TODAY’S STUDY: How To Know Where To Put Distributed New Energy
Beyond the Meter – Addressing The Locational Valuation Challenge For Distributed Energy Resources; Establishing A Common Metric For Locational Value
Josh Bode, Alana Lemarchand, and Josh Schellenberg, September 2016 (Nexant and the Smart Electric Power Alliance)
Distributed Energy Resources (DERs) are at the center of a broad array of policy conversations across the country, propelled by potential for growing deployments of DERs to shape energy and grid investments. An explicit goal of some of the more developed efforts—such as the Renewing the Energy Vision (REV) proceeding in New York or the Distribution Resource Planning (DRP) and Integrated Distributed Energy Resources (IDER) proceedings in California—is to establish or unlock DER value through some combination of markets and regulatory innovation. Approaches considered include allowing DERs access to existing wholesale markets for energy and generation capacity and creating new economic constructs for capturing other potential value streams such as locational grid services.
In these places, utility planners are being asked to integrate DERs into distribution system planning. In order to do this it will be necessary to evaluate DERs in the context of more traditional distribution resources. All of this indicates there is a need for a common metric or approach for assessing the capacity deferral value provided by various DERs so their value can be stacked and combined. It is equally important that this metric be translatable to the traditional distribution investments, which may be deferred or avoided.
However, a universal, common methodology has yet to emerge, with DER valuation efforts largely focusing on enumerating various potential value streams, including distribution capacity deferral.1,2 This document seeks to fill that gap by laying out a methodology for evaluating this capacity deferral potential, heretofore referred to as locational capacity value. This methodology is a real world decision tool that has already been applied at multiple utilities to evaluate DER alternatives to traditional distribution investments but universal enough that it could be adopted by any utility for assessing locational capacity value.
Historical DER valuation approaches tended to center around technology specific benefit cost protocols intended for evaluating program costeffectiveness. More recently, comprehensive DER valuation frameworks and locational value demonstration projects have called out and begun to address this locational valuation methodology gap. In addition, it is increasingly apparent that approaches that seek to boil DER value down to a single benefit-cost ratio or average value per kilowatt-hour (kWh) are missing the differences in temporal and locational3 characteristics inherent in DERs. This trend is seen in the New York REV proceeding, which places DERs in their own category with their own common valuation frameworks, such as the Benefit Cost Analysis Handbook.4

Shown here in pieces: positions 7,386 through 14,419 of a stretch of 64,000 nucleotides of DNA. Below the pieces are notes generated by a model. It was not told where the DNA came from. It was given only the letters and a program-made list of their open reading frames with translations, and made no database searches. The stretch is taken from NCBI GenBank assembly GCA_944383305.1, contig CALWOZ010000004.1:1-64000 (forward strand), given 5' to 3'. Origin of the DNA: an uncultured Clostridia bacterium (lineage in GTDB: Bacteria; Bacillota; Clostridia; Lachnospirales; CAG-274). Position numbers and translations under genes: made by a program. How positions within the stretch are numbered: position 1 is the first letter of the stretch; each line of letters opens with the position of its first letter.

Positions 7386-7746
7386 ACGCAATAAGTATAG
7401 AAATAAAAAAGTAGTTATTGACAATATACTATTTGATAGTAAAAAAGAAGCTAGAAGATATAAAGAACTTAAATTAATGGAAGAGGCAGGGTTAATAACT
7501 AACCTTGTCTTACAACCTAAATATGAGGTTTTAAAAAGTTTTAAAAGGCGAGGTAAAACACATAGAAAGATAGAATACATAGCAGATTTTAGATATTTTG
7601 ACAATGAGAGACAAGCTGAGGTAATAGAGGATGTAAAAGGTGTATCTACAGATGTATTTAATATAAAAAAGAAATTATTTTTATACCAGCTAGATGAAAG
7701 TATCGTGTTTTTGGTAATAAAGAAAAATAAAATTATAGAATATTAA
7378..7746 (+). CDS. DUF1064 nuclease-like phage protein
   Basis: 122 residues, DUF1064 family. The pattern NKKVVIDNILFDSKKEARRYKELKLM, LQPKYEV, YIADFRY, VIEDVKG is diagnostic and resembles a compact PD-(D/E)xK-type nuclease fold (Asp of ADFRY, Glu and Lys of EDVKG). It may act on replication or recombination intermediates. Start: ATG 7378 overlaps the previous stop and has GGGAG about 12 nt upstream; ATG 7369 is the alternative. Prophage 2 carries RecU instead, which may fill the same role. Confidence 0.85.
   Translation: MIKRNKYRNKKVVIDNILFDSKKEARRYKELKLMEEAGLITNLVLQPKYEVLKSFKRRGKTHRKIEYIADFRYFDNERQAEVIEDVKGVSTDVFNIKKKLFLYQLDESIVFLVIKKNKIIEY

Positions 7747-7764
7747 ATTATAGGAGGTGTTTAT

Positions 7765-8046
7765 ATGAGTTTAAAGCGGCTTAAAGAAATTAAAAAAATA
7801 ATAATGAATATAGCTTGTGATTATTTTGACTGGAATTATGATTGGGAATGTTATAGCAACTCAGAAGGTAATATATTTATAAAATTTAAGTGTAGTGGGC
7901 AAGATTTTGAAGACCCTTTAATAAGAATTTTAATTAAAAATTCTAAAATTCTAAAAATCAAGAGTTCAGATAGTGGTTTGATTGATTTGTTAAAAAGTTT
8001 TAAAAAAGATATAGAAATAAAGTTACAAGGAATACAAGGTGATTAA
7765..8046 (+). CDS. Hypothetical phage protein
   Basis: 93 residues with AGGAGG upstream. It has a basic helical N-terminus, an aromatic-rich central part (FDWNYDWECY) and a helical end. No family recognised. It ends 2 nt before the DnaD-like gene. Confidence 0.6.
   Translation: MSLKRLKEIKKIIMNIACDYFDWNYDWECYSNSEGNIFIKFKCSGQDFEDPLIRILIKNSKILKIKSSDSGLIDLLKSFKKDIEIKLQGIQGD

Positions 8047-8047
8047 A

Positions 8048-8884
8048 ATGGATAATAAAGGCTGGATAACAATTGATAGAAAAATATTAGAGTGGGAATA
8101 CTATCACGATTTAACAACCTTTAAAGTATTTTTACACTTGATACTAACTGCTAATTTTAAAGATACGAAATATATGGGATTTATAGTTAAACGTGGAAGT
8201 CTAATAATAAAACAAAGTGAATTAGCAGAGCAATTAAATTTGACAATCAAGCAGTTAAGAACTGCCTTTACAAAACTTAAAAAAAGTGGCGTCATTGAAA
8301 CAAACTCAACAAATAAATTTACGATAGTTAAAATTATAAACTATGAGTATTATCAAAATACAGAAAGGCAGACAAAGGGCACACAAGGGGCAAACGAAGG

This is one of several ongoing discussions, which include several proceedings in California (DRP and IDER); the EPRI Integrated Grid project5 (which has included collaboration with utilities in both New York and California6); and the Smart Electric Power Alliance (SEPA) “Distributed Energy Resources Capabilities Guide”.7
The approach covered here is a real world, working methodology that has already been applied in key deferral demonstration projects—including the Central Hudson Targeted Demand Response program—and was foundational to many components of the Central Hudson Distribution System Implementation Plan (DSIP) filed on June 30, 2016,8 including the assessment of DER locational value. This approach is also similar and extensible to the approach used by Southern California Edison (SCE) for their multi-year Preferred Resources Pilot (PRP), another key example demonstrating how DERs can be used to defer or avoid need by providing bulk and locational services.9 This is not the only valid approach, but is one that may spur additional discourse and share real-world experience in an area that is central to understanding DER value in the context of the electric grid.
Whereas Sections 2 and 3 introduce and provide context for the methodologies by describing historical and existing approaches for evaluating DER value, highlighting a methodological gap for locational valuation, Section 4 provides a step by step guide to the approach. First, Section 4.1 explains how locational capacity value is directly driven by the characteristics of local peak loads and by the deferral of planned distribution investments. The section introduces four key concepts, which help identify when and where DERs have the potential to provide the most distribution deferral value. n Excess capacity—(or lack thereof) and the magnitude of distribution investments are key drivers of locational value;
n Projected load growth—rates and deferral benefits are closely linked;
n Load shape attributes—distribution area load shapes and the concentration and timing of peak demand vary substantially and matter; and